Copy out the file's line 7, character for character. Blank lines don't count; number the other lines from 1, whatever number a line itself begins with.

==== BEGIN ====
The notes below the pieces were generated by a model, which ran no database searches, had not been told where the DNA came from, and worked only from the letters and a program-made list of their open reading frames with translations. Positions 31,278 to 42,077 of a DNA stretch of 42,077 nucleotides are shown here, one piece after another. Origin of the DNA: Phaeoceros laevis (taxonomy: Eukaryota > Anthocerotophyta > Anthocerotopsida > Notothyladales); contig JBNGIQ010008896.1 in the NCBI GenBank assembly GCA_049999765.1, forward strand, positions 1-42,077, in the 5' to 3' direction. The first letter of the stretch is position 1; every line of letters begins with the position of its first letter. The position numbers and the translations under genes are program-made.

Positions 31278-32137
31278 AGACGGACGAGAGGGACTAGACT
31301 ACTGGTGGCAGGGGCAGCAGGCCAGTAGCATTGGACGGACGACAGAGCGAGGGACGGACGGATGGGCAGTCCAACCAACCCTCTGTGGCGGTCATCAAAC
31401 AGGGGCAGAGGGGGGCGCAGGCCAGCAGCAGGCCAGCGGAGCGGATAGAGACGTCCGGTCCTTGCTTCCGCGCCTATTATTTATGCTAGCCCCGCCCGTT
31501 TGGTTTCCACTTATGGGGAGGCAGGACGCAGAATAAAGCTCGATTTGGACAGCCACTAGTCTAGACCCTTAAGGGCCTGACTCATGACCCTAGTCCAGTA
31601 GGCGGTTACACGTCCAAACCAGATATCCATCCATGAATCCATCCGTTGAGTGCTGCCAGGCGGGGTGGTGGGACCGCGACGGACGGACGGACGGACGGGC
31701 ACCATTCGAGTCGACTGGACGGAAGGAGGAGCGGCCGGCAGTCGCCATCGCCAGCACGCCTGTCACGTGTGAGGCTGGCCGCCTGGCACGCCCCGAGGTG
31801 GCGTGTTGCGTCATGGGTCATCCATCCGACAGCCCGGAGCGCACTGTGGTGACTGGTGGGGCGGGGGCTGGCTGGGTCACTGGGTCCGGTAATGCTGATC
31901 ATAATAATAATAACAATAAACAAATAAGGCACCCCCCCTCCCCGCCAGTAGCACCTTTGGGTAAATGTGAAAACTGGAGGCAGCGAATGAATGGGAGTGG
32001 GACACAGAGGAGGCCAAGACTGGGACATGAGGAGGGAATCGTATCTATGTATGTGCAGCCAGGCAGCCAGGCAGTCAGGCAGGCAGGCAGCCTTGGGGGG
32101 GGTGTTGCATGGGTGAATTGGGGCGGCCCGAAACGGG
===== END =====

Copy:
31601 GGCGGTTACACGTCCAAACCAGATATCCATCCATGAATCCATCCGTTGAGTGCTGCCAGGCGGGGTGGTGGGACCGCGACGGACGGACGGACGGACGGGC